Check out these great posts on coconut oil from stuff i like and Sarah Wilson for more info and ideas!

Goji Berries.

Goji berries are rich in antioxidants (particularly carotenoids such as beta-carotene and zeaxanthin) and Vitamin C. Benefits include protecting and strengthening your immune system, nourishing your liver and kidneys it’s antioxidants help combat premature aging (a big plus in my books).
I have to admit that the form I was eating them in was covered in chocolate though… Hey, it’s raw, organic and handmade – who can blame me?

Maca and Cacao Powder.

I want to start this section with a word of warning. Maca powder can have side effects, one of which I experienced while in Bali. It can cause an upset stomach when you use too much, too quickly.

Start slowly by using only half a teaspoon and see how your body reacts. I may have had two maca smoothies in a day (oops) and was fairly uncomfortable for a couple after that. Introduce it into your diet slowly.

That is part of the reason that I bought a mixed powder – part maca and part raw cacao. It’s fabulous to add into smoothies and it’s suggested that you can make hot chocolate out of it too (which I will try in coming days).

Maca is high in protein, zinc, iron, magnesium, calcium, essential fatty acids and many other minerals. It is said to boost energy levels, the immune system and even your libido! Raw cacao is heralded as one of the most potent sources of antioxidants and has high levels of magnesium which helps your muscles relax (and we women wonder why we love chocolate).

Again, the cost (almost $14) might frighten some people but you only need a tiny serve of this stuff to reap the benefits so the 250g pack will last a lifetime.
Noni Juice.

Okay, I want to write a positive, jovial little piece on this stuff but I can’t. I had it every morning all week and I’ve got to tell you, it doesn’t get any better. It has a strange bitter taste initially and then leaves an after taste reminiscent of soy sauce that’s way past it’s expiry date.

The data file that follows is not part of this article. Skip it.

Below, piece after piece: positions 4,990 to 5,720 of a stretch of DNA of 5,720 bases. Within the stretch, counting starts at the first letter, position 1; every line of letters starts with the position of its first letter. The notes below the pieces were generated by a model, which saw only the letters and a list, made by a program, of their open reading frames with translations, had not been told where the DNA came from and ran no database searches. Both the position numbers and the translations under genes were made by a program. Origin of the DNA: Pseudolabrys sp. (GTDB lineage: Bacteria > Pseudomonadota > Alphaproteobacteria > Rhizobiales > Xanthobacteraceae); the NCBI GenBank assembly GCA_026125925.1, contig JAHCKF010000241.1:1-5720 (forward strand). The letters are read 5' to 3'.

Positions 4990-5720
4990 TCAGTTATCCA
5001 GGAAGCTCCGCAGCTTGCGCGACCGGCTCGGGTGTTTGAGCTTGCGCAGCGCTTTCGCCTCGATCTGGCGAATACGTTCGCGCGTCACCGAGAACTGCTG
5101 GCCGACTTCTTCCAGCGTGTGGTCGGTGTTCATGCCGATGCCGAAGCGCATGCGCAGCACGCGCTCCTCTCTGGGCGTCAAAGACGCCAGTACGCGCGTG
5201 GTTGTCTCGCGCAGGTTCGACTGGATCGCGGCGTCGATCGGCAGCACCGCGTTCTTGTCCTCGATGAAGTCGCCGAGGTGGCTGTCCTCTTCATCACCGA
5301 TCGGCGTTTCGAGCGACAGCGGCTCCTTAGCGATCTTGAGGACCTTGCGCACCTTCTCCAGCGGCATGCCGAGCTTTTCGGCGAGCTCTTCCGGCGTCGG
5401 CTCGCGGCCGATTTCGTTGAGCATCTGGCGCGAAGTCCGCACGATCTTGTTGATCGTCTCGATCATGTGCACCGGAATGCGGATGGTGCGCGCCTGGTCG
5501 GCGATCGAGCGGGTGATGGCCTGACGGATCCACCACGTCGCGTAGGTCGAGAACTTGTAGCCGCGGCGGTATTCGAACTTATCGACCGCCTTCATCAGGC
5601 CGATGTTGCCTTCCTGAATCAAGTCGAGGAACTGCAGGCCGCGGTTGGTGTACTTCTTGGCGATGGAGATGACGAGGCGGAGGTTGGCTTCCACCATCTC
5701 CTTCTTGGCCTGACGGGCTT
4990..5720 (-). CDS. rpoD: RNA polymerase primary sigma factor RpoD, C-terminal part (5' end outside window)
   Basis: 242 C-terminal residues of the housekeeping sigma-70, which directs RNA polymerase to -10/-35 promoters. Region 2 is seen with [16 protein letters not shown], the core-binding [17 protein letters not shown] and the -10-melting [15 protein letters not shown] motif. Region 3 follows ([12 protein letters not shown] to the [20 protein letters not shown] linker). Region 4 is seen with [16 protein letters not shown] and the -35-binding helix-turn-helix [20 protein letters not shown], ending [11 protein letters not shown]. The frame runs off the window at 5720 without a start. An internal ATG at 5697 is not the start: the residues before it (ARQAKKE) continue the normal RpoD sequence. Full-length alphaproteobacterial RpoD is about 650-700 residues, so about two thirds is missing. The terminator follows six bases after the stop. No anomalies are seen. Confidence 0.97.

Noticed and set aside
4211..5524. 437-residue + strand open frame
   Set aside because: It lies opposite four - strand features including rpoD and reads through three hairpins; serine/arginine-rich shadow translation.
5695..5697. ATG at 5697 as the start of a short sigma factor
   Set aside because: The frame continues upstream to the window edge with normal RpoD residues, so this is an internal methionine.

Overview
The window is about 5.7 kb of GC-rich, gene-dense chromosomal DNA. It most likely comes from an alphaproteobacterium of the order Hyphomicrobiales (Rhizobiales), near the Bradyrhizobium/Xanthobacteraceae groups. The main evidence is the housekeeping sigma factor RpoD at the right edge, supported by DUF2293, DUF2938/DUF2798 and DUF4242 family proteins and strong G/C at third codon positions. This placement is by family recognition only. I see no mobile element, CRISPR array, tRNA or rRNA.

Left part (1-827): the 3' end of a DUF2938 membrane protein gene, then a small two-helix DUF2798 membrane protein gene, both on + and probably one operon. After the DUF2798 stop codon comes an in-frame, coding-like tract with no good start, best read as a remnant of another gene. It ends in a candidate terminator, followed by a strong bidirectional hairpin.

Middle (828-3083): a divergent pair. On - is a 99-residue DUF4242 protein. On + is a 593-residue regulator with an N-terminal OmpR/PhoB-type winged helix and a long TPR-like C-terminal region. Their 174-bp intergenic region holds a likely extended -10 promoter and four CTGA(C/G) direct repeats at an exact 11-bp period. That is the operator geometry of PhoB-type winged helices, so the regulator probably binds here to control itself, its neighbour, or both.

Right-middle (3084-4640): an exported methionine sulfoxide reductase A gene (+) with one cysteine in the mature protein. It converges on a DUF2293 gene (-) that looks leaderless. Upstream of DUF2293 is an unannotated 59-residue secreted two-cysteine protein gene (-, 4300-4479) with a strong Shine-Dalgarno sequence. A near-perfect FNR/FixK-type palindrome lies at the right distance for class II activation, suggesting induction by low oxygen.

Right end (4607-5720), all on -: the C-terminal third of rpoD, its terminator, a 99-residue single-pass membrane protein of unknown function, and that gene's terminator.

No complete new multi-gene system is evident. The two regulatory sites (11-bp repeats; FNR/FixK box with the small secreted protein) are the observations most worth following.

Supermodel (and super flexy yoga devotee) Miranda Kerr swears by the stuff and I have never seen a picture where her skin looks awful. It may be horrid, but I’m willing to give it a go. I don’t have any recipes as I think it would ruin the flavour of anything you put it with, so pour yourself a shot and take it like tequila (with a water chaser).

Noni is rich in essential nutrients. It contains high levels of Vitamin C, Vitamin A, niacin and iron. The health benefits are debated all over the internet, some say it’s a scam, others swear by it.

At a whopping $30 a litre, you’d better be sure this stuff is working!


I have had a love affair with salmon for years. When I was a kid I knew it was a “special” food as it was brought out when we had guests over with the paté and cheese – yeah, super fancy!

Salmon is a great source of amino and fatty acids such as Omega-3, Vitamin D, Vitamin A and minerals like selenium, zinc, phosphorus, calcium and iron. Along with all other sources of “good fats” it’s great for your skin. The fatty acids help keep cell membranes healthy by keeping out harmful substances as well as allowing nutrients to enter cells. They also reduce the body’s production of inflammatory agents that can damage the skin.

I love smoked salmon with eggs at breakfast, on whole grain crackers with hummus or avocado and fresh salmon in a lemon and white wine risotto.


Spinach was made famous by Popeye for a reason you know! It contains Vitamin C, Vitamin E, beta-carotene, manganese, zinc and selenium which serve as powerful antioxidants that can combat the onset of osteoporosis, atherosclerosis and high blood pressure.

The high amount of Vitamin A in spinach also helps give you that healthy glowing skin by allowing for better moisture retention in the epidermis, which fights acne and wrinkles. Just one cup of spinach has almost 20% of the recommended daily intake of dietary fibre, which assists with digestion, keeps your blood sugar low and curbs overeating.

I often throw cooked spinach in omelettes, stir-frys, smoothies and salads as it has a delicate flavour that can be incorporated into meals without overpowering it.


Have you added any “super foods” to your diet?

Or do you focus on what nutrients you’re eating?

Do you notice any health benefits?